In this episode of this season of CultureClub, we have Shelley Smith, Founder and CEO of Premier Rapport consulting firm. Shelley Smith is a best selling author, consultant.

Her experience over the past 35 years has earned her a reputation as the creator of Culture Inquiry and Business Globally.

Shelley has worked with mid-size businesses, enterprises and national and multinational corporations that seek to create an international workplace culture that creates a healthy work environment and yields savings to the bottom line.

Nicole - Her clientele include recognized organizations like Marriott International, Ferguson, Mitsubishi Chemical, Virginia Premier, and PPMeyer, to name a few. She is also a notable alumni of Cornell University.

Shelley welcome again to CultureClub's video cast on diversity, equity, inclusion and belonging in the workplace from policy framing to effective implementation.
Before we begin, please tell us a little bit more about yourself and your organization.

Shelley - I'm very happy to be here today. I appreciate being one of your many guests that are on, so thank you so much. Gosh, I don't know what else to add to that. Let's see, Premier Rapport. I've been in business for just over 13 years. I came from the hotel industry and more than you realize  it was not about the brick and the mortar, but it was always about the people.

And so being able to every day get to work with different environments and different sizes just to help companies, individuals and leaders to level up that workplace culture. It's a good thing. Let's get into it. Yeah.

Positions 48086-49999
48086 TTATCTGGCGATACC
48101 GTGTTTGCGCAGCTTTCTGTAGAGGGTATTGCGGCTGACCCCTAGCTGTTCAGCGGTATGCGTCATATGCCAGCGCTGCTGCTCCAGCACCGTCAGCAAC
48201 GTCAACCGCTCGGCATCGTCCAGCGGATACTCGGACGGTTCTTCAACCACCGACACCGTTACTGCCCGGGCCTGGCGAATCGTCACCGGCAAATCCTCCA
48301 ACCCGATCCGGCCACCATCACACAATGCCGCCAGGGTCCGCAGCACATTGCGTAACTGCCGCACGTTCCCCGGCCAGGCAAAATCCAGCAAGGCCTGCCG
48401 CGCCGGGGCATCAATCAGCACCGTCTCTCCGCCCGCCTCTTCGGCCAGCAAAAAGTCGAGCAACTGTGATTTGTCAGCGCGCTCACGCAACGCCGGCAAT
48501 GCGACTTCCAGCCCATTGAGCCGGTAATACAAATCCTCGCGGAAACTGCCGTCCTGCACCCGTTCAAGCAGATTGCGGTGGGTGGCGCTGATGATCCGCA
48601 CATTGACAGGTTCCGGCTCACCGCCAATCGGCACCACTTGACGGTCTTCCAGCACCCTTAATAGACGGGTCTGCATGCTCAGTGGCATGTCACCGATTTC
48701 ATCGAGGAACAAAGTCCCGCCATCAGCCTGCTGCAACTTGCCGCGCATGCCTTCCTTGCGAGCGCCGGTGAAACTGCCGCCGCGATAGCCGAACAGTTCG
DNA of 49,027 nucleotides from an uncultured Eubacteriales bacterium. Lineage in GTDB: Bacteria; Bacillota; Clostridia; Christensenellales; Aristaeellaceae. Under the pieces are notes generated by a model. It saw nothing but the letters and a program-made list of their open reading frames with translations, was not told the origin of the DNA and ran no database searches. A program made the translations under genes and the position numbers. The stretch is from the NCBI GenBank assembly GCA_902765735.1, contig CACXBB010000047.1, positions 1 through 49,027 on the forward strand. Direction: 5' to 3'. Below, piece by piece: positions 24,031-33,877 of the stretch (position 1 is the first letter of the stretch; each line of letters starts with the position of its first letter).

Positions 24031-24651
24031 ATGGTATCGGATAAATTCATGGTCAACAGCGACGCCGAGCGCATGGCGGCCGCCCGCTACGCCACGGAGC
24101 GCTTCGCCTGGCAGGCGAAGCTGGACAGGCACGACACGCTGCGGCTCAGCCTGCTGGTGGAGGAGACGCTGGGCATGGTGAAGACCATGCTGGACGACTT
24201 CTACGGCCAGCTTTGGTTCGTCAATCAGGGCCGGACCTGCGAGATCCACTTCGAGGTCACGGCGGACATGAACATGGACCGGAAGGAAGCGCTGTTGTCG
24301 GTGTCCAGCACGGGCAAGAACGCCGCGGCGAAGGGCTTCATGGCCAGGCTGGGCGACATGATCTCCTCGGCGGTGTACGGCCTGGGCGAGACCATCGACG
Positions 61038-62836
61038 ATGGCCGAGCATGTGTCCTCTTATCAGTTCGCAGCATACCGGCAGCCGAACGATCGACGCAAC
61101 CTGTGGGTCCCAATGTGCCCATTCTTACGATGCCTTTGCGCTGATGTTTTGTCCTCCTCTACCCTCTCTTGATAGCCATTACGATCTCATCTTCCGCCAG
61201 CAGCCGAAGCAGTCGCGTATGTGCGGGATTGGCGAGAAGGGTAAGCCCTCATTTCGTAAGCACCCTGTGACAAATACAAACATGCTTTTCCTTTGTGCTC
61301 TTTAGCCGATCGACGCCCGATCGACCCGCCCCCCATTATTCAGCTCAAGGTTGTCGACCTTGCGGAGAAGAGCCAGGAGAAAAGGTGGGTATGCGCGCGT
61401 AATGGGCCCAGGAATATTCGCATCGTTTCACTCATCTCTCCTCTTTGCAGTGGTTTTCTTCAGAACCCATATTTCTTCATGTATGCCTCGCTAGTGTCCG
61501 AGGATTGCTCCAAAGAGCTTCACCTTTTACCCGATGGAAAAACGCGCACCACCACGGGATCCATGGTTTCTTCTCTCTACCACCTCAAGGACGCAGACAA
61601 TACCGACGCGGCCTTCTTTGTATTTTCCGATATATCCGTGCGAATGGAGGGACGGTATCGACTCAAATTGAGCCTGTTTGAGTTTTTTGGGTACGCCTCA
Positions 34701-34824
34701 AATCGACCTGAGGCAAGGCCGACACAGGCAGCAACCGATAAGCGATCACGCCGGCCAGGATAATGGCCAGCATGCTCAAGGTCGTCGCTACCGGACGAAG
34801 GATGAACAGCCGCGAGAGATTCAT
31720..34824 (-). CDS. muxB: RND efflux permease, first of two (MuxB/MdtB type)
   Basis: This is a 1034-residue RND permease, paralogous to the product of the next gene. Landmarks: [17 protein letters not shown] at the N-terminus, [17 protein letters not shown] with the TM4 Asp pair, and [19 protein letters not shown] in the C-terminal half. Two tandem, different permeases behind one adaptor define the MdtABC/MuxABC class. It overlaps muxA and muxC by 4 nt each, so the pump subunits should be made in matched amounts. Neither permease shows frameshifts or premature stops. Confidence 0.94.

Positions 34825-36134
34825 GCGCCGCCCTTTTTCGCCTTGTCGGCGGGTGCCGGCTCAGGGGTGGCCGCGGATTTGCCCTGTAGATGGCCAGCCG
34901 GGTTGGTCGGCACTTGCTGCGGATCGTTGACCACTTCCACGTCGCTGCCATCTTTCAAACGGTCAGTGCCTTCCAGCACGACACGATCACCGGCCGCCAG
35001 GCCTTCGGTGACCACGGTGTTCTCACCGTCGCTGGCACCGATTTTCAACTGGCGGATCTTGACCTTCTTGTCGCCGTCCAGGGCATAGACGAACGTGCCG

Nicole - Board members often overlook what's essential  while formulating policies around culture. It could be because of hurdles or because this is just low on their list of priorities. What, according to you, are the key focus areas for senior leadership to build a better culture for their organization. And how can they ensure that this is embedded in their company culture in a meaningful way?

Shelley - Well, unfortunately, people look for the stamp the easy way and say, oh, well, Disney is doing this, so let's do that. And it's not that easy. Although we do over-complicate it. The core is and the secret is clarifying what the company's purpose is, what is their drive, what is that mission and vision and then the values that assimilate with that. If we don't have unity around that, then often the board and the leaders get confused and they can't even quote something like a mission and a vision and a value statement in order to even figure out what it is that they do and to attract the right people.

And then their employees have no idea what it is. One of the simple ways that you can find out if you're aligned or not is ask everybody in the room. I do this quite often to write down on an index card three to five values or value statements that really describe what the workplace culture is.